It’s actually happening: After months of rumors, Netflix officially confirmed on Friday that it will bring back “Gilmore Girls” for four, 90-minute episodes that will premiere at an unspecified future date.
As you can imagine, this news set social media ablaze. The CW show, which wrapped in 2007, was beloved by many; however, there was drama at the end of the show’s run. After a disagreement with the network, executive producers Amy Sherman-Palladino and Dan Palladino exited before the seventh and final season, which was regarded as extremely disappointing with a new showrunner in charge.
Now, the Palladinos will return to provide closure to a passionately loyal fanbase — and despite what history tells us about reboots, quite a few viewers have sky-high expectations already. Below you’ll find a guide to the entire series, which we wrote when it first became available on Netflix in October 2014.
ORIGINAL POST, written 10/1/14:
Congratulations, Netflix viewers — soon, you will be able to finally understand all of those “Gilmore Girls” references tossed around so casually that make no sense to the average person. (From “Oy, with the poodles already” to “Copper boom!”)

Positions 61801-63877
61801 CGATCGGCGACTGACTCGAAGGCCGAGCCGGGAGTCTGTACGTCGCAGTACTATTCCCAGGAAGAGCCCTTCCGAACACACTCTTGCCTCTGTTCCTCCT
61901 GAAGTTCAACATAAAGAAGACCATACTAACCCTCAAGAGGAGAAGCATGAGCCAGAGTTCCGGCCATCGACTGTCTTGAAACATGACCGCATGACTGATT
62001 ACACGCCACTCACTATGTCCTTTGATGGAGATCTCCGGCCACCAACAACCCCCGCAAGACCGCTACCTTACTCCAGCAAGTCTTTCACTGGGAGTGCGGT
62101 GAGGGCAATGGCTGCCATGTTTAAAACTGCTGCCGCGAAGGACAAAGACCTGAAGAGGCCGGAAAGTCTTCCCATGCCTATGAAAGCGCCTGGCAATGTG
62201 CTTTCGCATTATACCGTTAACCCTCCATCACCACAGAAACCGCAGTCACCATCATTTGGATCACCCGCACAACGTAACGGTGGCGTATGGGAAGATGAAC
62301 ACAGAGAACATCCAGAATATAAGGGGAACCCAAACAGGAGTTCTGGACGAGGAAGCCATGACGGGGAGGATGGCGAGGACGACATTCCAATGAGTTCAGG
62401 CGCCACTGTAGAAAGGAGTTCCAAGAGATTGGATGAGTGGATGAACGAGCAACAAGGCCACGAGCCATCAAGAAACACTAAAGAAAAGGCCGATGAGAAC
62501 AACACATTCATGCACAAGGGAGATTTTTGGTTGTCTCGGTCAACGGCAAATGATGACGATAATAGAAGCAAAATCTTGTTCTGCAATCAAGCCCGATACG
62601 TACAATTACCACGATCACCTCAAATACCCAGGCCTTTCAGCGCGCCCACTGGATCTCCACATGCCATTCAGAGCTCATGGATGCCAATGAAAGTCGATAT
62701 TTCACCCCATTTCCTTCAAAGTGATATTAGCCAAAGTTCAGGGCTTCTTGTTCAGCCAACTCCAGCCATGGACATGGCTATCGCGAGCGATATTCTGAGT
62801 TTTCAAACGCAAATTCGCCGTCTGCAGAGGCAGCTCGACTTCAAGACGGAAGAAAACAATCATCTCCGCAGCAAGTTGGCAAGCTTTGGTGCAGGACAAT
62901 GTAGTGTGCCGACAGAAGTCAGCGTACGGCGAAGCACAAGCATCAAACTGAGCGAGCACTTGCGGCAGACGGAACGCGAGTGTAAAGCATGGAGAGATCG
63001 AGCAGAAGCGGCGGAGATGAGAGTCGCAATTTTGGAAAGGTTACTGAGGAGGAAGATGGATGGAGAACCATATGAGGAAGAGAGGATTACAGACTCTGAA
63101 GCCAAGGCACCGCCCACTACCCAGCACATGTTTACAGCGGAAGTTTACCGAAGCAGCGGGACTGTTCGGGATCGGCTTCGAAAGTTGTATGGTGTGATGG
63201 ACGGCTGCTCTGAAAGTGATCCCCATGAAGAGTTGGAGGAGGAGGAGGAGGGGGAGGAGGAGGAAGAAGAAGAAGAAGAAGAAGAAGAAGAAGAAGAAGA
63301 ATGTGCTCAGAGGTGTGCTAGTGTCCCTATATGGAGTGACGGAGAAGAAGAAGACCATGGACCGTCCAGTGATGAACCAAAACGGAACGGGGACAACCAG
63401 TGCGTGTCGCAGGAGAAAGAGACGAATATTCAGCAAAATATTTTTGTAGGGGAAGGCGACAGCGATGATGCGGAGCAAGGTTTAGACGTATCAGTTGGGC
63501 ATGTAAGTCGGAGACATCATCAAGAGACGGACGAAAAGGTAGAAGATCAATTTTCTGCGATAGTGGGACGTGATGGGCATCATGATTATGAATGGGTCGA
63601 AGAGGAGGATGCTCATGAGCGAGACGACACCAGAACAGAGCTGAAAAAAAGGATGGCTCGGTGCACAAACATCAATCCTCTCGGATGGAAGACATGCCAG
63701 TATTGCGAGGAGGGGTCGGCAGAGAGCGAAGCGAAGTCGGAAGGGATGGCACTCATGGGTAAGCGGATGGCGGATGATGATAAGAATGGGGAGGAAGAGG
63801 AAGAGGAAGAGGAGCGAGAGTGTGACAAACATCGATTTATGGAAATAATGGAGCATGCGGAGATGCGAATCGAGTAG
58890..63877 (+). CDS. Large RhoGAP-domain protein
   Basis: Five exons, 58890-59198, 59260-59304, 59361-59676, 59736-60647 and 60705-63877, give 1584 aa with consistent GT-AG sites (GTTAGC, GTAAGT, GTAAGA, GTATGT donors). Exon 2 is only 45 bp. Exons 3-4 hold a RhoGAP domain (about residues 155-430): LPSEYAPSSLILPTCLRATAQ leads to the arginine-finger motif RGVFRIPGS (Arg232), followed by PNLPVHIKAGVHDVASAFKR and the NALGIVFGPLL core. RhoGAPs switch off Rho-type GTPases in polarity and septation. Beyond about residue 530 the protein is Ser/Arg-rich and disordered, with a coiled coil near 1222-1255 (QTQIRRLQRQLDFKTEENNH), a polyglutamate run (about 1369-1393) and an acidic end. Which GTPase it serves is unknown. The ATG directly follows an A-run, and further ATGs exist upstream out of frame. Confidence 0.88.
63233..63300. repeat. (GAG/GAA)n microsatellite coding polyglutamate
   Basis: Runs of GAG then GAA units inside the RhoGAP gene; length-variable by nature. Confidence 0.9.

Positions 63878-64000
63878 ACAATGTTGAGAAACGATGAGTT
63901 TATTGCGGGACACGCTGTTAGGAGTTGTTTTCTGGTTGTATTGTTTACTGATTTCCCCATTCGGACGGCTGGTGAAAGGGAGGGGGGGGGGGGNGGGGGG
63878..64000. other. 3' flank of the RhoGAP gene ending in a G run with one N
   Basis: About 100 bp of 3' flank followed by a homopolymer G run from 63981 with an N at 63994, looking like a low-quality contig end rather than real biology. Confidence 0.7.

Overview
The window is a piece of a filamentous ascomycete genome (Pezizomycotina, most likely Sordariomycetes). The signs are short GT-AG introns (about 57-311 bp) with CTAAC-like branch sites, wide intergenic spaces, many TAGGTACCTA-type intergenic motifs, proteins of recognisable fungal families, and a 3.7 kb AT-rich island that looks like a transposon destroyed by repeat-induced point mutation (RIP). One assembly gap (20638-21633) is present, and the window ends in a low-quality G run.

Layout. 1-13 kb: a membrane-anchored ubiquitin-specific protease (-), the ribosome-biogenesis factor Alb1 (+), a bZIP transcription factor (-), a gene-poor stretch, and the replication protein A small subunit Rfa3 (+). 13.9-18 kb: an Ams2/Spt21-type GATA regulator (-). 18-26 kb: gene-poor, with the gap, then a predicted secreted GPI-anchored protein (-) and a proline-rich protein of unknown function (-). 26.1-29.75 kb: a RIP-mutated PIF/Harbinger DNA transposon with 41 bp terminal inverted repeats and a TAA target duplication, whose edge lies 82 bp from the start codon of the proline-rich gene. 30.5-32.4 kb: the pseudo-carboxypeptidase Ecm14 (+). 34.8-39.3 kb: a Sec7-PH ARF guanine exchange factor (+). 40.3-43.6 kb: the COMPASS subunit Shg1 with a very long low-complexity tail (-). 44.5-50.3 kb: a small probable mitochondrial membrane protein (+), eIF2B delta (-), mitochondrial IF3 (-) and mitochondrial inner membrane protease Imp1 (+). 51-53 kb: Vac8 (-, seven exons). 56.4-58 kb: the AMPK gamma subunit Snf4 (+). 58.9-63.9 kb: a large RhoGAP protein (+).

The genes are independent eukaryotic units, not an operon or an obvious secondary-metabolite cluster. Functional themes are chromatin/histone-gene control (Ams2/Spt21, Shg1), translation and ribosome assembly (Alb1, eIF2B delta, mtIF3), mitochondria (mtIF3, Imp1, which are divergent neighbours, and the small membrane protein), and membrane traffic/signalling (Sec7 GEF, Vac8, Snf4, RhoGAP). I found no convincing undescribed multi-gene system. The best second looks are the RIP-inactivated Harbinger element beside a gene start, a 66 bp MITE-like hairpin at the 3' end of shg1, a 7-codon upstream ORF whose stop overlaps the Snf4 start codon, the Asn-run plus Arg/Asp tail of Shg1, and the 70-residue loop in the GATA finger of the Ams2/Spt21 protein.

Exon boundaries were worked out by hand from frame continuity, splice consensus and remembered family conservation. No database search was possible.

All seven seasons of the classic WB-turned-CW drama series are on Netflix starting Wednesday, but in case you would rather know the highlights before you get started (or just want a refresher), here’s a helpful reminder from each season.
We shouldn’t even have to say this, but spoilers abound.
Timeline: Rory’s sophomore year of high school.
Key storylines: Season 1 is filled with introductions and setting up backstories that will drive the entire series. We learn that Lorelai (Lauren Graham) is a single mom to 16-year-old Rory (Alexis Bledel), a quiet but brilliant high school student who loves reading so much that she brings along a book to school dances. Lorelai got pregnant with Rory at age 16 and ran away from her wealthy, conservative parents shortly afterwards, finding work as a maid at an inn 30 miles away in a small town. While that led to a lifelong rift with her parents, it also meant an unusually close bond with Rory. The two are best friends and do everything together, which may seem strange — but they’re frankly two of the most normal people in their quirky New England town of Stars Hollow, Conn.